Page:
Yiewsley and West Drayton Urban District
Yiewsley and West Drayton also known as Yiewsley and West Drayton U.D. was an urban district in Middlesex, England (1911-1965). It expanded to the south-east in 1929 and to the south-west in 1930. Its area became the south-west of the London Borough of Hillingdon.
Establishment, expansion and abolition
The district was formed in 1911 as Yiewsley Urban District co-existing with a reduced powers unit with the same boundaries, the civil parish of Yiewsley (1,080 acres (4.4 km2)). The civil parish had, for 2 1⁄2 decades, been part of Uxbridge Rural District, created in 1894. The residual, reduced parent rural district was abolished in 1929 prompting the immediate gain of West Drayton (878 acres (3.6 km2)) and the extended name. Legislation added to the district the parish of Harmondsworth to the south (3,308 acres (13.4 km2) including Longford, Sipson and Heathrow), in 1930, from the disbanded Staines Rural District.
The three civil parishes in the district, of ever lessening consequence, merged in 1949 and were abolished in 1965.
Coat of Arms granted in 1953
Per chevron enarched or and vert in chief two cartwheels sable and in base an eagle displayed argent a chief gules thereon on a mount vert a representation of the Gatehouse at West Drayton proper. Crest: On a wreath of the colours between two eagle's wings or charged with a cross gules a Tudor rose proper. Motto: 'WE SERVE'.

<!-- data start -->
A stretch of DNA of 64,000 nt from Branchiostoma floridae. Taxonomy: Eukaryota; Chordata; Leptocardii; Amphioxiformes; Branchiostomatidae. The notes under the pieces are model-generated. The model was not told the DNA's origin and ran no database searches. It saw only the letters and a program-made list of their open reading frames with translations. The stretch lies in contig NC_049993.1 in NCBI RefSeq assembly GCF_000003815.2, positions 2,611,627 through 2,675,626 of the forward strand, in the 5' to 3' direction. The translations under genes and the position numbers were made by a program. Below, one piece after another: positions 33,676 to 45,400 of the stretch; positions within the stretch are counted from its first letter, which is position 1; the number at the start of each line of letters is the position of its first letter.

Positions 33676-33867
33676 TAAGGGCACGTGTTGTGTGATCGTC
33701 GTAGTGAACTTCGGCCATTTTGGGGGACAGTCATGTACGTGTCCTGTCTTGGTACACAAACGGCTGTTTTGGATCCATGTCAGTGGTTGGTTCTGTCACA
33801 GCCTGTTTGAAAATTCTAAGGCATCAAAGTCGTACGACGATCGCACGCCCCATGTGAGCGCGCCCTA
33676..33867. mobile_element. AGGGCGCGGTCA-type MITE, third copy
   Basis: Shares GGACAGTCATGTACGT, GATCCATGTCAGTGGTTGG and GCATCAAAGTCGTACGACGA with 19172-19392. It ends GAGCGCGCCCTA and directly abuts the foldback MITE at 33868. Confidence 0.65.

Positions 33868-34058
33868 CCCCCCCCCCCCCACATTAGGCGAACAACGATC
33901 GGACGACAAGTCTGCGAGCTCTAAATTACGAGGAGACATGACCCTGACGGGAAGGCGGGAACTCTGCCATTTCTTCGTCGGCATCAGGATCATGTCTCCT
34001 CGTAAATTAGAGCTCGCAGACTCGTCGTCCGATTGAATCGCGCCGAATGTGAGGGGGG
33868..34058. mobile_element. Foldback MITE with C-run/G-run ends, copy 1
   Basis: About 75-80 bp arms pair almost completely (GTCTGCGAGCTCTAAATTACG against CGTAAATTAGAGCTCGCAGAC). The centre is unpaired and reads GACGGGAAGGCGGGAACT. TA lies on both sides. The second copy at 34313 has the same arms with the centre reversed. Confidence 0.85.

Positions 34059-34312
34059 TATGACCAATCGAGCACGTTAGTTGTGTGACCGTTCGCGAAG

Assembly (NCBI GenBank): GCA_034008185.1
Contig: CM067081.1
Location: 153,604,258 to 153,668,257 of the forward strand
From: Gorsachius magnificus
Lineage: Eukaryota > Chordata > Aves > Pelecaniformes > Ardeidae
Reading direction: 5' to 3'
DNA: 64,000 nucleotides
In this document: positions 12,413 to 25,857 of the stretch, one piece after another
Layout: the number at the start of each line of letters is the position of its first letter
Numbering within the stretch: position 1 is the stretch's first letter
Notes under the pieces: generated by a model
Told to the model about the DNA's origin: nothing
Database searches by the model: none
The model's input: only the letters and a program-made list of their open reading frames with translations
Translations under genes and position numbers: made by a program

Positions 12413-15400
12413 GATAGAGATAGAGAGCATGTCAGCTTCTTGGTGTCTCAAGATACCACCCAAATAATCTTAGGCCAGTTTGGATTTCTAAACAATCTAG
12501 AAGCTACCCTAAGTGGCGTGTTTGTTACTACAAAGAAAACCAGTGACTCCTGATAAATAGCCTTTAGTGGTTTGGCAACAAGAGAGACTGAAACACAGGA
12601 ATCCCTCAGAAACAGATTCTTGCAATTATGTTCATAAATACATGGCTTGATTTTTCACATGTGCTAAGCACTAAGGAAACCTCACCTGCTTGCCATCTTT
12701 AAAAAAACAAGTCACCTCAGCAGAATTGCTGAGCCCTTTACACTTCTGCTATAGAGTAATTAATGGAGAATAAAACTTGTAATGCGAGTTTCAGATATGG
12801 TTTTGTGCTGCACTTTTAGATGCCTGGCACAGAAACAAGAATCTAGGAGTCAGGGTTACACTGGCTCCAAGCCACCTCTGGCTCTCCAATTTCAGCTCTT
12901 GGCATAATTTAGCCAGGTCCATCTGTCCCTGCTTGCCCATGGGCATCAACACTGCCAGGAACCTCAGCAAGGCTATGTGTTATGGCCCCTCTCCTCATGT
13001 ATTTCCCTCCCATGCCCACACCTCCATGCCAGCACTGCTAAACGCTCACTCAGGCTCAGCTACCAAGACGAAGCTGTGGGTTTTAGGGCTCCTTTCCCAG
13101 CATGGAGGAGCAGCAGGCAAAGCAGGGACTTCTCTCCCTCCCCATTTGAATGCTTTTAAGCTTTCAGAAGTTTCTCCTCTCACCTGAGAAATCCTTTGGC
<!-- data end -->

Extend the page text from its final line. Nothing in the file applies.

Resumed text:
The eagle came from the arms of the Paget family. The manor of West Drayton was rented then owned by William Paget, 1st Baron Paget, a long-serving ambassador and courtier of Henry VIII, Edward VI and Mary. Edward granted the manor to him. The family added the manors of Harmondsworth (also known as Harmsworth) and extra-territorially the manor of Dawley (part of Harlington, also known as Arlington). The manor house gatehouse West Drayton is the surviving feature of the tudor great house. The house was demolished in 1750. The gatehouse was used as a badge by the Council of the unit before its arms were granted. The cartwheels stood for traffic along the nationally arterial Bath Road. The eagle's wings with crosses of St. George symbolised the arrival in England of Queen Elizabeth II at London Airport by air, where she first set foot in the country after her accession; the Tudor rose, the connection of William Paget with the Tudor monarchs.
The coat of arms of the London Borough of Hillingdon replicated in its logo re-uses splayed eagle wings, the Tudor rose and the main feature of its crest above is a red demi-lion with silver/white wings whose undersides (one visible as the lion is side-on) have the red cross of St George.